When my family moved back to the United States when I was about 8 years old, one of the biggest culture shocks to me was how much Americans said the phrase "I love you." It came when parents dropped their kids off to school, or as the concluding phrase to a phone conversation, or just because, during a casual shopping trip to the mall.
In my traditional and somewhat conservative Muslim-Arabic family, you didn't really say "I love you." Honestly, it was hard enough wishing my parents or brothers a happy birthday, let alone actually telling them that I loved them.
I remember one day after spending the afternoon with a friend whose mother always told her she loved her for no apparent reason at all, I asked my father why he never said that to me. His reaction of course was one that I had already anticipated. He said that he didn't need to tell me that he loves me because he shows me love every single day by having food in the refrigerator to keep me full, giving me money to buy things that I need, and making sure that I received a proper education, among many other things. He also added that if he said it to me all the time, it would lose meaning and value.
I agree that there was certainly no shortage of all of the ways that love was shown to me throughout my childhood and adolescence. My father gave up everything to bring us to America to give us an opportunity for a better life, and if that's not an ultimate act of love then I don't know what is. But why was there always that longing, tugging at my heart strings...
I spent those years of my adolescence locked in my room, angry and hopeful, reading about what love looked like, and felt like. Love felt cold sometimes, like when I kept my teddy bears close to me to make sure they stayed warm. It felt like my heart swimming in my chest when Anne finally professed and reciprocated her love to Gilbert on Anne of Green Gables. It looked like a puppet, as if there was a string somewhere under Mr. Rochester's left rib, tying him tightly to little plain Jane Eyre. I'll never forget my best friend from college, whose parents still held hands under the table as we ate our supper at our favorite Mexican restaurant. This couldn't just be something that you read about, right? Most people told me that I would live my life greatly disappointed, and for a long time, I was.
When I saw him, the gates to Heaven opened. I saw, heard, tasted, smelled, and felt love all at the very same time. Our serendipitous encounter that summer day was and still is an incredibly spiritual experience for the both of us, and one that has had the greatest impact on our faith.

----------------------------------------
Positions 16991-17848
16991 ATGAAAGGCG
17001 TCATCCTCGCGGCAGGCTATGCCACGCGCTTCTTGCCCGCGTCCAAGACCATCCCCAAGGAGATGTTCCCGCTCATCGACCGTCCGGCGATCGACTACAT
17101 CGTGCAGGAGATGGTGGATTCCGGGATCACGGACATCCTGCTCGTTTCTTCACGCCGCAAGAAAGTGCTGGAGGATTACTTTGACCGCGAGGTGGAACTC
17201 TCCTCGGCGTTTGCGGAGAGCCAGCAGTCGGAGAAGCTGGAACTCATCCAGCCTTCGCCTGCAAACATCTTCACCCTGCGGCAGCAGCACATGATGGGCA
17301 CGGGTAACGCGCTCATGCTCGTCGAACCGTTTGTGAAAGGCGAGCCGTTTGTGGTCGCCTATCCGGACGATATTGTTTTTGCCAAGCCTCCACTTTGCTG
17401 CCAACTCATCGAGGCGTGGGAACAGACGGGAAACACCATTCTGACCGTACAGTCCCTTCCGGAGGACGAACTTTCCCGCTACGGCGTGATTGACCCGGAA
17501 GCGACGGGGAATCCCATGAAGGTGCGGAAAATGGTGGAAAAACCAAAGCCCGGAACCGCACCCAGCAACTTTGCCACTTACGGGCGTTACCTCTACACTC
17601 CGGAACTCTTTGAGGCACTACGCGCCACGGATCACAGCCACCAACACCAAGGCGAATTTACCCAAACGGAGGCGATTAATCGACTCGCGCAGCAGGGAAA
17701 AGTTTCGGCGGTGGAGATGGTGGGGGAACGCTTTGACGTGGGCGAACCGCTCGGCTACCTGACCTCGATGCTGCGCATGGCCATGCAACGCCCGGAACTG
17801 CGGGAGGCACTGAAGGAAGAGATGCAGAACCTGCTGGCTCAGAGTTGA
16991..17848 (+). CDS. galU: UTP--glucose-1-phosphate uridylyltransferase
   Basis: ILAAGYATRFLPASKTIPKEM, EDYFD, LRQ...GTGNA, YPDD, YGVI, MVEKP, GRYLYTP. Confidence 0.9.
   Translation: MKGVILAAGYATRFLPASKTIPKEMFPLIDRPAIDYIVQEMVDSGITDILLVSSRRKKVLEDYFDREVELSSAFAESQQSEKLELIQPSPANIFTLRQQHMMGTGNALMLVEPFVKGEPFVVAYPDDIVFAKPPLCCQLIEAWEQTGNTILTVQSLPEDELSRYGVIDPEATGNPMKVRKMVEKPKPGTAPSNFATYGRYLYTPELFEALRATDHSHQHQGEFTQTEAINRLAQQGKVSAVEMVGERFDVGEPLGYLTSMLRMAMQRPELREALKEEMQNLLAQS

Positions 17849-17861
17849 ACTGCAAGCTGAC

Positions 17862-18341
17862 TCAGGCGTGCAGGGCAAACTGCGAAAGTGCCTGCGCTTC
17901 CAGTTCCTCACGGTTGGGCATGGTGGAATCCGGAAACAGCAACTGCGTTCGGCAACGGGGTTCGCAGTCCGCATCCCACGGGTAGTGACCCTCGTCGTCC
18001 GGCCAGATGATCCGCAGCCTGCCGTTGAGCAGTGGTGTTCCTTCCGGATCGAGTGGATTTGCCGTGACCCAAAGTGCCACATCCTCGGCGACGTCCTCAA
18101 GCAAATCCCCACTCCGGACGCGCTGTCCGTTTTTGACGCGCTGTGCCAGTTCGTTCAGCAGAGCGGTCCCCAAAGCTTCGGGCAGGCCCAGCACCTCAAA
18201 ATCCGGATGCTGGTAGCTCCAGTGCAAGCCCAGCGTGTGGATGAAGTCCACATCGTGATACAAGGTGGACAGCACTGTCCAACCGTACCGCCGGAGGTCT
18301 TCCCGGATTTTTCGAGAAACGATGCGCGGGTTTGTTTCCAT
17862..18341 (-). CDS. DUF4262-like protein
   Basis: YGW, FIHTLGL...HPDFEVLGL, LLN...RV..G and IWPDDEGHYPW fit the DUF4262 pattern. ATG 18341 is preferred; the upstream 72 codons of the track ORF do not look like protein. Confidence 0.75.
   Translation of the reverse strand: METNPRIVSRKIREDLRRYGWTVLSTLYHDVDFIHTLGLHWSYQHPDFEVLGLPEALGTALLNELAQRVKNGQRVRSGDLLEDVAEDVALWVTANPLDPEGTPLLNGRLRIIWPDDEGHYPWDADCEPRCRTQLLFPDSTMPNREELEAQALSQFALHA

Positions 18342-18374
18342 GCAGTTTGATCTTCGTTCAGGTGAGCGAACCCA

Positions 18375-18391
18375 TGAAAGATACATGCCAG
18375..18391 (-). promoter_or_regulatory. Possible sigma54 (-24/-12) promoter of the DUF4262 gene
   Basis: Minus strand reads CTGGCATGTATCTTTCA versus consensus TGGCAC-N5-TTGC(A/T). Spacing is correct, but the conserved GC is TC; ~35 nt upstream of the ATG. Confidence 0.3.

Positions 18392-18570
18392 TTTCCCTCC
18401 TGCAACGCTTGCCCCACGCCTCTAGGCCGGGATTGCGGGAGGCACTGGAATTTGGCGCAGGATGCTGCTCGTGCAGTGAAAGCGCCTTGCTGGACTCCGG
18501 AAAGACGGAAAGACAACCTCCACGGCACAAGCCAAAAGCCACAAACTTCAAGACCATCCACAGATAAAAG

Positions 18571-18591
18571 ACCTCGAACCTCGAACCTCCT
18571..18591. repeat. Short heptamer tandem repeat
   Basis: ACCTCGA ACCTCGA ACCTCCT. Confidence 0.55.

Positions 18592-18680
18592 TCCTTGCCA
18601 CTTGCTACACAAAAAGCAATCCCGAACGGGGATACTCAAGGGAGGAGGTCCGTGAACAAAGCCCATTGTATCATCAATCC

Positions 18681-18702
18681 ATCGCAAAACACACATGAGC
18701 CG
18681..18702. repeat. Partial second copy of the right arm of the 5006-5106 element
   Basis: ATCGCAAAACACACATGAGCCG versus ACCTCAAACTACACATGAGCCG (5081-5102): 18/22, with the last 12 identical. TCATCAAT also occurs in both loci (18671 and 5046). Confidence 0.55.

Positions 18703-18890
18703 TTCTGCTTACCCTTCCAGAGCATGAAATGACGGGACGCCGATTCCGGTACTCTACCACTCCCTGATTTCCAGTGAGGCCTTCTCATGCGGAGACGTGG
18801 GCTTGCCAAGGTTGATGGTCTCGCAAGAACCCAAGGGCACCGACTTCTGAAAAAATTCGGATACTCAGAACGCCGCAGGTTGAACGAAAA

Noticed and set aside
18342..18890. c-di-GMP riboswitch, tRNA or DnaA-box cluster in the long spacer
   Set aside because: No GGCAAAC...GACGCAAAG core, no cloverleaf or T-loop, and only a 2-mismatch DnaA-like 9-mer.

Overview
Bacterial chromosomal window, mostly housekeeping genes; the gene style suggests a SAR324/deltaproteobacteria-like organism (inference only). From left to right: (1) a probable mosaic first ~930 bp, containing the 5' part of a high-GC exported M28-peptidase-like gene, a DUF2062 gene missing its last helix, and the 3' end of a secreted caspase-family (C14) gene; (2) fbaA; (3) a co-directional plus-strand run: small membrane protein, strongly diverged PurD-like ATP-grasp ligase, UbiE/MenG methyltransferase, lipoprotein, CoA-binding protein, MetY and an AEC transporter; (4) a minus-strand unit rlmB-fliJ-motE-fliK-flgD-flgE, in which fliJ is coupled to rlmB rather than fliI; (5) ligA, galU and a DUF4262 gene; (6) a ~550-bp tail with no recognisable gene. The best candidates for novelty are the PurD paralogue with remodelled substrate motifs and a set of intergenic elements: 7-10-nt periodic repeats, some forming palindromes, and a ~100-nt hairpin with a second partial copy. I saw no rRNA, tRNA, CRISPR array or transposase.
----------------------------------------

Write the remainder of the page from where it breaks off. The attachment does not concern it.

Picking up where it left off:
In that instant, my entire life flashed before my eyes. If I sit here and write out to you all the details of that day, those months, these years, you might not believe me because I truly know that it is not of this earthly realm. But please believe me when I tell you that life is much too short not to tell the people that you love the most, "I love you."
I tell him every day, every night, and every time I think it. I tell him in public, and in private. When I rub his ears and push his hair out of his eyes, and when he holds my hand under the dinner table. I tell him when he's having a good day, or when I'm having a difficult day. I told him over and over when those pink lines on the pregnancy test read positive.
Love is in our daughter's name and even simply saying her name when she wakes up from a nap makes my heart flutter. When he lays on the floor with her speaking baby language, I tell them both how much I love them, and adore them. Goodness she looks so much like him, I constantly find myself staring at them with tears in my eyes, living this and experiencing this is so much more extraordinary than reading about it in a book can ever be, but everything to hope for. We are not perfect, and if we have ever felt frustrated at one another, nothing is more powerful than "I'm sorry, I love you." As much as we love taking risks, we hold true to never going to bed angry because the possibility of never waking up is much too great of a risk to take.
Forgiveness and love, these are the things that make up the core of our entire existence. God Himself not only showed us that He loves us, but also tells us multiple times. He tells us that He loves us. Those words have never ever lost value to me, no matter how many times I say them, because I mean them with all of my being and everything that I am. So while some may think that I say "I love you" too much, I say that you can never say it enough.
And now these three remain: faith, hope and love. But the greatest of these is love.
1 Corinthians 13:13